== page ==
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Dewey With a Cause?

Jay analyzes Giuliani's campaign itinerary over at HorseRaceBlog:


But in other respects, Giuliani's campaign itinerary has left me puzzled. In particular, Giuliani has made no stops in Michigan since November 1. He is up in the RCP average, but not by a large amount. I have no answers to this puzzle. I have only questions. Does the Giuliani campaign know something that the poll numbers are not telling us? Perhaps his position is stronger than the polls show, thus enabling him to ignore Michigan. Perhaps it is weaker, thus making trips there not worth his while. Are Michiganders like Floridians - not yet on-line in the same way that voters in Iowa and New Hampshire are? Does the Giuliani campaign simply not regard Michigan as a game changer?

Just as puzzling is Giuliani's de-emphasis of South Carolina, which has merited just two appearances since November 1. South Carolina is legitimately a five-way contest between Romney, Giuliani, McCain, Huckabee, and Thompson. And yet Guiliani does not seem to be campaigning there very hard. All of the questions that we asked about Michigan can be asked once again - with one additional hypothesis. Perhaps the Giuliani campaign thinks that, regardless of what happens in South Carolina, it cannot lose. In a five-man race, it is unlikely that the winner will win by enough to develop any momentum.

So - where has Giuliani been spending his time? Essentially, he has been toggling between New Hampshire, where he has made 18 public appearances since November 1, and the Super Tuesday states, where he has made 11 public appearances. This is consistent with the hypothesis about Giuliani's campaign I made in October. It is striking a balance between the early states and the states of February 5. This strategy has come into better focus now - whereas Giuliani was largely spreading his time between Iowa, New Hampshire, Florida, and South Carolina when I last wrote, it now appears that New Hampshire is the focus of his efforts.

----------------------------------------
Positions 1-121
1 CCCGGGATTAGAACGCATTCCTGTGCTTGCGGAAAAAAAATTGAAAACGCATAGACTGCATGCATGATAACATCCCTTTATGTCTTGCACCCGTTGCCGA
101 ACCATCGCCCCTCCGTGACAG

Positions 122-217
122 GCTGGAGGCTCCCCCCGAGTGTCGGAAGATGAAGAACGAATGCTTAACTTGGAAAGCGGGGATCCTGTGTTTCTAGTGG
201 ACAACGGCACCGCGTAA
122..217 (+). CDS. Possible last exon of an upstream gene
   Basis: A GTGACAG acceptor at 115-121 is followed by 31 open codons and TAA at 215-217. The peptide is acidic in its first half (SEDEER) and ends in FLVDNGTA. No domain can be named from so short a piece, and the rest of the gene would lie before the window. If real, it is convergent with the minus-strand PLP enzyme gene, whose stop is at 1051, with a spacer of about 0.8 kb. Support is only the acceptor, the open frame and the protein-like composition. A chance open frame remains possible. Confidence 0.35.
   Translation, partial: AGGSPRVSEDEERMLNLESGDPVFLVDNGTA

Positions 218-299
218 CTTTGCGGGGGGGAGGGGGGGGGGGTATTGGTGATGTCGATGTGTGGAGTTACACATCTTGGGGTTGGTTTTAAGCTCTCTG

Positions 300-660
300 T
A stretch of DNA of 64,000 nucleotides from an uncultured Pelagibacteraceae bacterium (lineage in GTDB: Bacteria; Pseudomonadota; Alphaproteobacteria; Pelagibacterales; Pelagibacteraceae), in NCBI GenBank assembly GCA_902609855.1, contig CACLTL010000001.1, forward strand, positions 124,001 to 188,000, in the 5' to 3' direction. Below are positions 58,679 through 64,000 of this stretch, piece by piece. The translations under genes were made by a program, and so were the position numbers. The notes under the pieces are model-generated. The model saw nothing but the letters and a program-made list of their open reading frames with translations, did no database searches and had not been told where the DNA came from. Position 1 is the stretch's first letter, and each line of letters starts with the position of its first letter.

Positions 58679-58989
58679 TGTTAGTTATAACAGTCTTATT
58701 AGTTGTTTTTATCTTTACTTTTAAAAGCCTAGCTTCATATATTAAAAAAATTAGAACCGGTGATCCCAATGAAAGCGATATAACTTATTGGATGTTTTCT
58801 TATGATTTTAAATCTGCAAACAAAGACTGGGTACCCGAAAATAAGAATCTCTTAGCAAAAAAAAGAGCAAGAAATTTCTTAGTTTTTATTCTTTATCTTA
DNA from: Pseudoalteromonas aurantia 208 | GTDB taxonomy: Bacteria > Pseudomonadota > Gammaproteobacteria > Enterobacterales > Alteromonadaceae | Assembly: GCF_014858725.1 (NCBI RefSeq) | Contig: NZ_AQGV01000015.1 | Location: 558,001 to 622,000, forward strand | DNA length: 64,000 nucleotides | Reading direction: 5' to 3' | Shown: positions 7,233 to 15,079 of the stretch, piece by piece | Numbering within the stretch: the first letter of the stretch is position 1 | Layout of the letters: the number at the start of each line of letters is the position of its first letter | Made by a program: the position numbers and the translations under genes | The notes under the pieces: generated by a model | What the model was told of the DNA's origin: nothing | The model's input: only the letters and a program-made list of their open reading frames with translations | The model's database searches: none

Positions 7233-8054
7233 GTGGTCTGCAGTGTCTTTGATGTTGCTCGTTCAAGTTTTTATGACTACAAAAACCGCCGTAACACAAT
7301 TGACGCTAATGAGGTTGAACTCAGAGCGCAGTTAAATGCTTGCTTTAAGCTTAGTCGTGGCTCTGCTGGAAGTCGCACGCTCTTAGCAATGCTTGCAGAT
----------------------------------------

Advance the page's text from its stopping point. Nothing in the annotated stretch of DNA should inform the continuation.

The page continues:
Tom broke down the Giuliani campaign's public nomination strategy last month, and as Jay argues, it would seem as if Rudy's itinerary is consistent with that plan. Since delegates are awarded by Congressional district in SC--and for the time being has no clear leader in the polls--it makes sense that he skip out on that primary for the granite state. In order to maintain a healthy position, he needs to do respectably in New Hampshire. While this thing has turned into an apparent dash between Romney and Huckabee, Giuliani is hoping to turn it into a marathon, with the finish line being in St. Paul. I get that.

Thus, you get the impression that Rudy views himself as too liberal to be the base's candidate. It's more likely that he sees himself as the ideal national candidate for the bulk of the party, and perhaps the second choice of the base, mainly due to the salience of security and terror issues. It strikes me as a bit of a gamble, but one that would give Giuliani a good degree of probable deniability if he were to get the nomination and run to the center.

I'm a sucker for historical parallels, so I wonder if Giuliani is basically Thomas Dewey with a cause. In other words, a relatively liberal Republican willing to embrace a cross-cutting issue that resonates across the spectrum. Dewey refused to redbait for political expedience, at least no more or less than Truman had already been doing. He once argued that you can't "shoot an idea with a gun." Well, Rudy is not only going to shoot that idea of Jihadism, he's going to bunker bust it, and keep all other options on the proverbial table.

Could this backfire on the GOP? Were he to get the nod, would they inadvertently be ending the Republican coalition built over the past 30+ years?


UPDATE:

Well there goes that "marathon" strategy.

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